5. Lobby for a change of venue. Play the games at Dodger Stadium. It’s worked before, and according to the NHL it’s never too warm for outdoor hockey.

6. Give the kid a chance … There’s a saying that if you have more than one starting quarterback, you don’t have a starting quarterback. And like all sayings about quarterbacks, it applies equally to catchers, significant others, and goalies. The Anaheim Ducks have the kind of depth in net that many NHL franchises would kill for, but going into the playoffs, and now even during them, there’s been ongoing discussion about who should start: Jonas Hiller or rookie Frederik Andersen. (Boudreau doesn’t divulge this information before games, which keeps people guessing.)

It won’t happen, and I’m mostly just daydreaming here, and I don’t think that goaltending has been Anaheim’s major problem. But still, my secret wish is that they’d answer the goalie question by opting for Door No. 3, the one concealing John Gibson. The 20-year-old has been playing with the Norfolk Admirals in the AHL playoffs and is tied for the league lead in playoff save percentage. At the end of the regular season, he posted a shutout in his NHL debut. He led Team USA to a gold medal at the 2013 World Junior Championship and then, a few months later, was in net when the American men won bronze somewhat unexpectedly at the top-level worlds. He’s totally cocky and self-assured and awesome to watch. Many believe he can be the next Jonathan Quick. Why not go crazy and get the kid a head start?

7. … But don’t forget about the 43-year-old man. Save Teemu. Every moment is precious. Just ask his son.

8. Do something about those uniforms. Seriously, they’re so awful, the worst in the league, the clear result of the pendulum swinging waaaay too far post–Disney sale from “height of ’90s commercial tie-in sad whimsy” (“eggplant” and teal; cartoon Jason Voorhees mask logo) to “if I blend into the cattails at the edge of this pond, the hunter won’t be able to shoot me.” Look at how psyched Perry looks in this photo at having to wear the thing, and that was on the day they unveiled it. They look terrible on TV.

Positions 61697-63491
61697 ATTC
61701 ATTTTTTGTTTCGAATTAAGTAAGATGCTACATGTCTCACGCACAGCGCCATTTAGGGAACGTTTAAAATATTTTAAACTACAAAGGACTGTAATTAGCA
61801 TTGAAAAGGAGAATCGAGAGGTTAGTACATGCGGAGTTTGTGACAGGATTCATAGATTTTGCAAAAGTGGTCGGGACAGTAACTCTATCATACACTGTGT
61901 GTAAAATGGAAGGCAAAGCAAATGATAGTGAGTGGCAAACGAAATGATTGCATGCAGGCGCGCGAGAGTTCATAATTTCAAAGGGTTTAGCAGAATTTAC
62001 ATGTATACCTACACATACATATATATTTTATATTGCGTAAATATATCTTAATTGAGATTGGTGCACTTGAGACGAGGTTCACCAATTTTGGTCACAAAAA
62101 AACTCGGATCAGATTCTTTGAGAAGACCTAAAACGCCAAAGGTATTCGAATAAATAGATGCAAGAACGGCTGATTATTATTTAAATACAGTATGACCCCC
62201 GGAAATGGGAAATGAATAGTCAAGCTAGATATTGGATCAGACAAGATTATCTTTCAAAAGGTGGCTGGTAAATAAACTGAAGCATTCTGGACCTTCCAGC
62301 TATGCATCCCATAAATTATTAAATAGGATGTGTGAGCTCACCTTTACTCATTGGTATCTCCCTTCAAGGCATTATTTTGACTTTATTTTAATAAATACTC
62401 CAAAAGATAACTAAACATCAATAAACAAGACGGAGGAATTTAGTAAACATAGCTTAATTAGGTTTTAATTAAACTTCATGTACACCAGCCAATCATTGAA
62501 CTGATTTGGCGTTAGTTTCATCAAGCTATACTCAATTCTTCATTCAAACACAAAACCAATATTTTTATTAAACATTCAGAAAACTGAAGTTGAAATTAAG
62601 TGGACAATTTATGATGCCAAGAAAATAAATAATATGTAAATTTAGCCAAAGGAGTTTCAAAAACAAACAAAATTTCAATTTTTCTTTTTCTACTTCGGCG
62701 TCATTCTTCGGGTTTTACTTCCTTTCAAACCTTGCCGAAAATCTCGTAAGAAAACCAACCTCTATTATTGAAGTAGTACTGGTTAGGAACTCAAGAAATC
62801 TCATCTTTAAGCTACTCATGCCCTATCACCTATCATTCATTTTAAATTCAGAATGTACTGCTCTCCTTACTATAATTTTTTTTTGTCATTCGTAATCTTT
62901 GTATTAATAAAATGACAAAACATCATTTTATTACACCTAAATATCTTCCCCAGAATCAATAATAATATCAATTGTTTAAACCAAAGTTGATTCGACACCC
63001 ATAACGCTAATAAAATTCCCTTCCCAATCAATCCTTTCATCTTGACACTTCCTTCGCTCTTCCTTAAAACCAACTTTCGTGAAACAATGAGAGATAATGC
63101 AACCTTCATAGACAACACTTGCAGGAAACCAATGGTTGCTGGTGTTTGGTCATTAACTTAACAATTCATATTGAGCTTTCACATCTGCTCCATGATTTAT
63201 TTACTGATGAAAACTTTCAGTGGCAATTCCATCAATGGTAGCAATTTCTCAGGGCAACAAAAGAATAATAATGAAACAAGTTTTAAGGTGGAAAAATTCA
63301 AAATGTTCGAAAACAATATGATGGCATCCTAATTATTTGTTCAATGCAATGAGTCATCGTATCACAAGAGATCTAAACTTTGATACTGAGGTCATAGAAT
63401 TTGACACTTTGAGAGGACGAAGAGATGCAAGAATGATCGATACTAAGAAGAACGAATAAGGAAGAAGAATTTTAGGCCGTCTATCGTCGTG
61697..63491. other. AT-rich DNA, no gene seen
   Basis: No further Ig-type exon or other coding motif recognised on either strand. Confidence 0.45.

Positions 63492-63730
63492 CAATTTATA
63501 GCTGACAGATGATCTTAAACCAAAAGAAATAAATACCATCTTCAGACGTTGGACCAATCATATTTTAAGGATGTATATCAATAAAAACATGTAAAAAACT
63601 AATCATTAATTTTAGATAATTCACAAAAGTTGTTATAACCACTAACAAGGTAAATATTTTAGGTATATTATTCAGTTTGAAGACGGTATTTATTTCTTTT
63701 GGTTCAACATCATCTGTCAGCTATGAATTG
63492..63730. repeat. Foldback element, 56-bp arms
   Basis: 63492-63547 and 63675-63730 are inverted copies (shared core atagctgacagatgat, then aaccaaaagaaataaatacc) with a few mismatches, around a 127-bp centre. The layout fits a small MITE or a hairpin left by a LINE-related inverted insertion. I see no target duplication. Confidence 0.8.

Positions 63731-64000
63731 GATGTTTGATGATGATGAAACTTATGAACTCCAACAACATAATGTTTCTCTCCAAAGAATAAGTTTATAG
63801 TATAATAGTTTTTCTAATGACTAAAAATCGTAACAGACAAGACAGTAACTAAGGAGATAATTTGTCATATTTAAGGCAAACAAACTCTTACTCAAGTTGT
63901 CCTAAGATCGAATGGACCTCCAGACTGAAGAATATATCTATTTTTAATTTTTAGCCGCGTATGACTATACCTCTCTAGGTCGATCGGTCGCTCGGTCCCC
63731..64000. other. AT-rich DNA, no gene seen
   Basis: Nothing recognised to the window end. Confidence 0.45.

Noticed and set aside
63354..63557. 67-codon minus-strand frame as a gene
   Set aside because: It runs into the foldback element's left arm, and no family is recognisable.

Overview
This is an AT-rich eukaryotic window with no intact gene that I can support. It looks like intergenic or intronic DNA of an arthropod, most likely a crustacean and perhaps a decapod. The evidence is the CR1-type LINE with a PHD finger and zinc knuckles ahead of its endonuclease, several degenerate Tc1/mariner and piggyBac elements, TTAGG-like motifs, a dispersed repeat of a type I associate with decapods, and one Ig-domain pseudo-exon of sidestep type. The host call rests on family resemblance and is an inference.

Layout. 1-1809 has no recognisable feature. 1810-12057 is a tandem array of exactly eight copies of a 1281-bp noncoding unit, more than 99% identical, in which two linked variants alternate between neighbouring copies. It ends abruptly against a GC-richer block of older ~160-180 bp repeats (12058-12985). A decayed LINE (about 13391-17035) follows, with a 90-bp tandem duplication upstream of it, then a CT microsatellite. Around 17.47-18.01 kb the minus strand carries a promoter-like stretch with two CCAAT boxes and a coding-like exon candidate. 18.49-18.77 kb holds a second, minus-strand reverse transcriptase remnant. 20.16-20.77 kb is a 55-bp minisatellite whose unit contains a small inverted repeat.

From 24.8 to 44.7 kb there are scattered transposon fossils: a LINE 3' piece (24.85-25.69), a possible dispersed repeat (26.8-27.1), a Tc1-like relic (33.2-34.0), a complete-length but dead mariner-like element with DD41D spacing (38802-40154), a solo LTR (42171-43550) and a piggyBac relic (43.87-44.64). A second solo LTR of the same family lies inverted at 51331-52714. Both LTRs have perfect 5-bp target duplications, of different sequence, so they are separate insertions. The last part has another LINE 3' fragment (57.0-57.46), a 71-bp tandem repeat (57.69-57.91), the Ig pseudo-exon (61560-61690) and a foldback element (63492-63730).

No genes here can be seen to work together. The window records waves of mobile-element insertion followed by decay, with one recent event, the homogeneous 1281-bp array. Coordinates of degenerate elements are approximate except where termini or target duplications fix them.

It’s not even that the Ducks have to go full throwback or anything; I’d be all for it, but I acknowledge that “all parties involved unanimously decided to go beyond simply altering the original concept of an aggressive duck character.” Fair enough. But at least play up the orange; make the gold brighter and more yellow; and tone down all the black. (Seriously, California: What’s the deal with all the funeral-attire sweaters? You’re not Calvin Klein, and this isn’t New York.) Throw in some emerald-green accents if you’re feeling sassy. The logo is better than it was, but sometimes it screams cornball brass knuckle. I don’t think anything I’m saying here is controversial. If the Ducks want to survive natural selection, they should figure out how to better preen.

9. Hit Puck Daddy’s Greg Wyshynski in the face with a pie. OK, this really has nothing to do with the Ducks, but I just want to point out that the bidding is currently up to $1,125 to do that at Game 4.

10. BEAT. L. A. Just kidding. Please, friends, never chant that again.

Filed Under: NHL, Stanley Cup, Hockey, Anaheim Ducks, L.A. Kings, NHL Playoffs

Katie Baker is a staff writer at Grantland.

Archive @ katiebakes